As a minimum, a one-way traffic system will be required for the entire duration of the intrusive works in Pier Road.  A full road closure is not anticipated at this stage. 

It is likely that the footpath in Pier Road adjacent to the River Arun will be closed for the intrusive works.  However, efforts will be made to keep this open when possible. 

 A hand dug inspection pit will be undertaken at each location initially.  A breaker / concrete corer may be used to help facilitate excavation of these pits.  If a breaker is employed it will generate some noise.  Due to the presence of multiple services along this corridor of the road, it is also likely that additional inspection pits will be undertaken to positively identify buried services.

 Cable percussive drilling is required to get through the upper ground (approximately 10m) and into the top of the chalk.  It is anticipated that cable percussive drilling will take between 2-4 days.  Some of the activities associated with the cable percussive drilling will generate noise.  However, the noise generated will be intermittent and associated with the percussive part of the drilling and the in-situ testing only.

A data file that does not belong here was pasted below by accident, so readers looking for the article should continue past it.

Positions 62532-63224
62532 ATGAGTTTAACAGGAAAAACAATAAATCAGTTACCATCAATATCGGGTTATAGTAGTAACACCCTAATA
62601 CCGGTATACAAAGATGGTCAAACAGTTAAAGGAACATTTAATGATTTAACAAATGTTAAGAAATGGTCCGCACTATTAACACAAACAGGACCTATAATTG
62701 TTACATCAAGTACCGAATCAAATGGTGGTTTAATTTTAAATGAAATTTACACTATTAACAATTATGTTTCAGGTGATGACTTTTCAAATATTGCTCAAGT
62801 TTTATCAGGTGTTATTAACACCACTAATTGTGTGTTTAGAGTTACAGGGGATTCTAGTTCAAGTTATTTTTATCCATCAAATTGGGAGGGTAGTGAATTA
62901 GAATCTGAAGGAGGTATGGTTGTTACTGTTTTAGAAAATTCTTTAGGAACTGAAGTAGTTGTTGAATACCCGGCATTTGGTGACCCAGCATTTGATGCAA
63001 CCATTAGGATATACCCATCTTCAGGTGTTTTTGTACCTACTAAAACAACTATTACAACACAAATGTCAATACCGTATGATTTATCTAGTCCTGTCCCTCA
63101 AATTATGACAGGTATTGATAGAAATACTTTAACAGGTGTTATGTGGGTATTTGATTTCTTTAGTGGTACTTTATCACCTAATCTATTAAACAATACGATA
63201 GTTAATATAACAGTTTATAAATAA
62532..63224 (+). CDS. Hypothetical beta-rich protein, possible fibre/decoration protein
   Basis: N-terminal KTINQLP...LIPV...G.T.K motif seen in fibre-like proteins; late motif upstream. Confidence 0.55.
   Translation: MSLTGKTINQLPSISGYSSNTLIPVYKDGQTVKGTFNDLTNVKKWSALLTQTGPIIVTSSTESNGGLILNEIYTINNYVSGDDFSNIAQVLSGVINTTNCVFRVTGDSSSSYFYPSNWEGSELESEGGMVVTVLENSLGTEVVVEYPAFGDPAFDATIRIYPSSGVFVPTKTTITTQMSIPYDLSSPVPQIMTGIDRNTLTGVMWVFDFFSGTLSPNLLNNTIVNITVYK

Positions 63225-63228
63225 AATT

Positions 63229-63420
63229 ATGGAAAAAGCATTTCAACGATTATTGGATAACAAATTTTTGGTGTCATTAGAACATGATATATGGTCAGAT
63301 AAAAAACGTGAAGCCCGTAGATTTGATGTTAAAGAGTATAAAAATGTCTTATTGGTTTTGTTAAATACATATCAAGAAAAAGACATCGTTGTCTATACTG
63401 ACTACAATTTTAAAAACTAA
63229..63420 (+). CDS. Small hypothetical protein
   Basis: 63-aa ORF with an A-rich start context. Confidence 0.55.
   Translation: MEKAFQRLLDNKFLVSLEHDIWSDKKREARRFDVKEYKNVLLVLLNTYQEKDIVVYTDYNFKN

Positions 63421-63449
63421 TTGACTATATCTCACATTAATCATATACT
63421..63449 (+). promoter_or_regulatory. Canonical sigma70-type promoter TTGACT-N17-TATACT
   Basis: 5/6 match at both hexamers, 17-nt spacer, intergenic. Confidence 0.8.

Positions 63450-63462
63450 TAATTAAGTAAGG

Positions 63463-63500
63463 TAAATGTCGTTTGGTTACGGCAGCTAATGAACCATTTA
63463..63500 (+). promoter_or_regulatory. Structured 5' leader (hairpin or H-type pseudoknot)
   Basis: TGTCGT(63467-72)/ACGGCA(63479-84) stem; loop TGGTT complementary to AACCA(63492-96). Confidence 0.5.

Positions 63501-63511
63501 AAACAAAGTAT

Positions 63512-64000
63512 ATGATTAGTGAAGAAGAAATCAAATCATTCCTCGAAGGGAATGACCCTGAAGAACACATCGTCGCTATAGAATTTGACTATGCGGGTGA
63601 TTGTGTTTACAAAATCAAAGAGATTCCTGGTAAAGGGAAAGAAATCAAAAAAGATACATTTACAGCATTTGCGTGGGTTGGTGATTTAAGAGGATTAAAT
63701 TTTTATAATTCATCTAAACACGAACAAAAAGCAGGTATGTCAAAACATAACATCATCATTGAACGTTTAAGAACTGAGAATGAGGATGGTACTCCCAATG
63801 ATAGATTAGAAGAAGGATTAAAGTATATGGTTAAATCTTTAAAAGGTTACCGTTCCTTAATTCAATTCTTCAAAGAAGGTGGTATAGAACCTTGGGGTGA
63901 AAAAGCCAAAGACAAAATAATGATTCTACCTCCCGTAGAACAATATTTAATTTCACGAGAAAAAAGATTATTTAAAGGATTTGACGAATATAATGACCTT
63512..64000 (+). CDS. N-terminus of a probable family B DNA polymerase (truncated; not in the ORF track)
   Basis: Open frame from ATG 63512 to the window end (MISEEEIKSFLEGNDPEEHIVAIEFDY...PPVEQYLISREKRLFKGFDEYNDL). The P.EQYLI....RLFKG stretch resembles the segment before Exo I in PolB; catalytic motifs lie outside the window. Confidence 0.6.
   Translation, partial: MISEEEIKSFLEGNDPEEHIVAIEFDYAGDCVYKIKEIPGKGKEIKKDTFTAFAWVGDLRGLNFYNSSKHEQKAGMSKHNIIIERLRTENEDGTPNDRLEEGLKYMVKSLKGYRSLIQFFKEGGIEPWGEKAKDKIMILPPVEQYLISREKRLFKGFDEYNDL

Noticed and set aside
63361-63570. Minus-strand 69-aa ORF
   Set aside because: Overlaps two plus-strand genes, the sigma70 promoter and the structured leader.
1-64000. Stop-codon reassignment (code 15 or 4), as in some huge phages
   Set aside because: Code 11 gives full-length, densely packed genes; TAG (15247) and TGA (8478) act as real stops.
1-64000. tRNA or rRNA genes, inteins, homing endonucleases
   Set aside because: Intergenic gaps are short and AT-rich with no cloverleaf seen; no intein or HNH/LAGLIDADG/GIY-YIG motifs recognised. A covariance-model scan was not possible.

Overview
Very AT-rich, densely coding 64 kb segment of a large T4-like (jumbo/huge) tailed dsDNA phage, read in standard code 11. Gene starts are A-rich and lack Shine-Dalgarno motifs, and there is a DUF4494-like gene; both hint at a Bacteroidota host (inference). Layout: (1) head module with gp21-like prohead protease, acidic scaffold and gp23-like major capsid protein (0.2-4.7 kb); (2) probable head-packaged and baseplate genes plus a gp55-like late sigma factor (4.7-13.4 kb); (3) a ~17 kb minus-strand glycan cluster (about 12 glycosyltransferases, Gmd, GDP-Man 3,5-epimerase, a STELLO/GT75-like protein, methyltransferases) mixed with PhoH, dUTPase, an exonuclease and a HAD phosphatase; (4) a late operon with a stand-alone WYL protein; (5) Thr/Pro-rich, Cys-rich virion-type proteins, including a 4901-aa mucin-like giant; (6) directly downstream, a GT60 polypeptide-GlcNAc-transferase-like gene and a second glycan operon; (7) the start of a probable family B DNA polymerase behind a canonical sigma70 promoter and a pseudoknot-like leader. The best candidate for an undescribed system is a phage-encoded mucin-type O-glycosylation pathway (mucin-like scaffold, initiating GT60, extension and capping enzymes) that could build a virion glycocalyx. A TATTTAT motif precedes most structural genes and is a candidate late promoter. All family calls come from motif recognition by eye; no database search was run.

The work will be confined to the hours of 8am to 6pm.  Noisy activities will be limited to between 9am to 6pm.  Appropriate fencing and signage will be used for the traffic management system and security of equipment left overnight.  Reinstatement of the exploratory locations will be undertaken as soon as is reasonably practicable after completion of the intrusive works. 

We will do our best to minimise disruption to you during this period.

The contractor is developing their risk assessment and method statements.  These can be forwarded with the traffic management plan in due course if required.